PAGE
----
How do some influential left-wing blacks react? Not well:

Cornell West, professor of black studies at Princeton: Cain needs to "get off the symbolic crack pipe."

Harry Belafonte, entertainer, civil rights activist: "He's a bad apple, and people should look at his whole card. He's not what he says he is."

Tavis Smiley, PBS host and NPR broadcaster, simply writes off Cain's comments as "ridiculous or crazy."

But Cain threatens to change the race-card game in ways that even those who voted against Barack Obama hoped he would do: Put the stake through the heart of the nonsense that white racism still holds people back. Instead, Obama sides with a black Harvard professor who badly mistreats a white Cambridge cop who was just doing his job. Obama tells an author that racism fuels the opposition to ObamaCare. Obama says nothing when comrades ranging from former President Jimmy Carter to Jesse Jackson Jr. to Morgan Freeman defend Obama by blaming racism.

Now comes Cain.

He calls his economic program 9-9-9. But Cain's real number is 95. That is the percentage of the black vote captured in 2008 by Obama. What if someway, somehow, the Republicans captured over 35 percent of black presidential vote, as the GOP did as recently as 1956?

Cain asks this question: Why do blacks, in 2011, vote Democratic? Answer: because a) they falsely believe racism remains a serious threat and b) that Republicans are bad people who wish them ill. Neither of which, says Cain, is true. Blacks are more anti-abortion, more pro-traditional marriage and more pro-vouchers for inner-city parents than the typical non-black Democrat. A bad economy, made worse by Obama's tax-spend-regulate, welfare-state mentality, means blacks suffer disproportionately.

This argument makes Cain a walking refutation to the black victicrat "leaders" who speak about the "plight" of the "black underclass," and who attribute legitimate policy differences to "racism."

Cain represents a hardworking, up-from-the-bootstraps, financially successful, plainspoken Republican Southern black man who believes America in 2011 and America in 1960 are two different worlds. Worse for the grievance crowd, Cain calls out the Democratic Party for fostering a victicrat mentality and creating a sense of entitlement.

Cain's straight talk makes him stand out in debates. He is now close to cracking the "top tier" of candidates. Clearly, lots of people have begun to listen. What if blacks start listening?

Cain believes what former slave Booker T. Washington wrote a mere 35 years after slavery ended: "When a Negro girl learns to cook, to wash dishes, to sew, to write a book, or a Negro boy learns to groom horses, or to grow sweet potatoes, or to produce butter, or to build a house, or to be able to practise medicine, as well or better than some one else, they will be rewarded regardless of race or colour. In the long run, the world is going to have the best, and any difference in race, religion, or previous history will not long keep the world from what it wants.

"I think that the whole future of my race hinges on the question as to whether or not it can make itself of such indispensable value that the people in the town and the state where we reside will feel that our presence is necessary to the happiness and well-being of the community. No man who continues to add something to the material, intellectual, and moral well-being of the place in which he lives is long left without proper reward. This is a great human law which cannot be permanently nullified."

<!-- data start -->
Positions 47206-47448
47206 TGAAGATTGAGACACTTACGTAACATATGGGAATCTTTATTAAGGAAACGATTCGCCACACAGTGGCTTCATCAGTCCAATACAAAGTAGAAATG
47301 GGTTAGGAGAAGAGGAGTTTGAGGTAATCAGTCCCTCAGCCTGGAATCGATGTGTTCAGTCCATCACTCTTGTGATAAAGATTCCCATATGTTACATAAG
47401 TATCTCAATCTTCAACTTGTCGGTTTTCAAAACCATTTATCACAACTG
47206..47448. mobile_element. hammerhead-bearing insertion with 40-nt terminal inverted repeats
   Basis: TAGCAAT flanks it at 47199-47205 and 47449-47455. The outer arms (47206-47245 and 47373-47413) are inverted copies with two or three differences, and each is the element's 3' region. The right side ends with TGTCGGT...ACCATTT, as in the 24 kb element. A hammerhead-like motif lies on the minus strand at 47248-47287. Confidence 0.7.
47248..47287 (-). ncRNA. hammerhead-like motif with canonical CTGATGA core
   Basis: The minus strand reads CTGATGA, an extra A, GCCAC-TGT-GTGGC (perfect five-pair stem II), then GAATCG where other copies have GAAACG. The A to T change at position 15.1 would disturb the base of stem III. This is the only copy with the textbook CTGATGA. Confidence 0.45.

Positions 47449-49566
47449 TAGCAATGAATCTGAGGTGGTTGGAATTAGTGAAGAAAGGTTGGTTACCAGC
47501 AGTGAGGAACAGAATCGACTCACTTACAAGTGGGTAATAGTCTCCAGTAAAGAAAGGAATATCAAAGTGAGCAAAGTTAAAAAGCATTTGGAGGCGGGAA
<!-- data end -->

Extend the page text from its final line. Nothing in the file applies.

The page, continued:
Or, as Cain puts it, "I left the Democrat plantation a long time ago."
23455  Politics, Religion, Science, Culture and Humanities / Politics & Religion / VDH on Drones on: October 13, 2011, 12:43:32 PM

We are in a long war against radical Islamic terrorism. The struggle seems almost similar to the on-again/off-again ordeals of the past -- like the French-English Hundred Years War of the 14th and 15th centuries, or the Thirty Years War between Catholics and Protestants in the 17th century.

In these kinds of drawn-out conflicts, victory finally goes to the side that responds best to constant new challenges. And we've seen a lot of those since 9/11, when the United States was caught unaware and apparently ill-equipped to face the threat of radical Islamic terrorists hijacking our passenger jets.

But even when we adjusted well to the 9/11 tactics, there were new threats like suicide bombers and roadside improvised explosive devices that seemed to nullify American technology and material advantages.

But now America is once again getting the upper hand in this long war against Middle Eastern terrorists with the use of Predator drone targeted assassinations that the terrorists have not yet an answer to. In systematically deadly fashion, Predators are picking off the top echelon of al-Qaeda and its affiliates from the Hindu Kush to Yemen to the Horn of Africa.

New models of drones seem almost unstoppable. They are uncannily accurate in delivering missiles in a way even precision aircraft bombing cannot. Compared to the cost of a new jet or infantry division, Predators are incredibly cheap. And they do not endanger American lives -- at least as long as terrorists cannot get at hidden runaways abroad or video control consoles at home.

The pilotless aircraft are nearly invisible and without warning can deliver instant death from thousands of feet away in the airspace above. Foreign governments often give us permission to cross borders with Predators in a way they would not with loud, manned aircraft.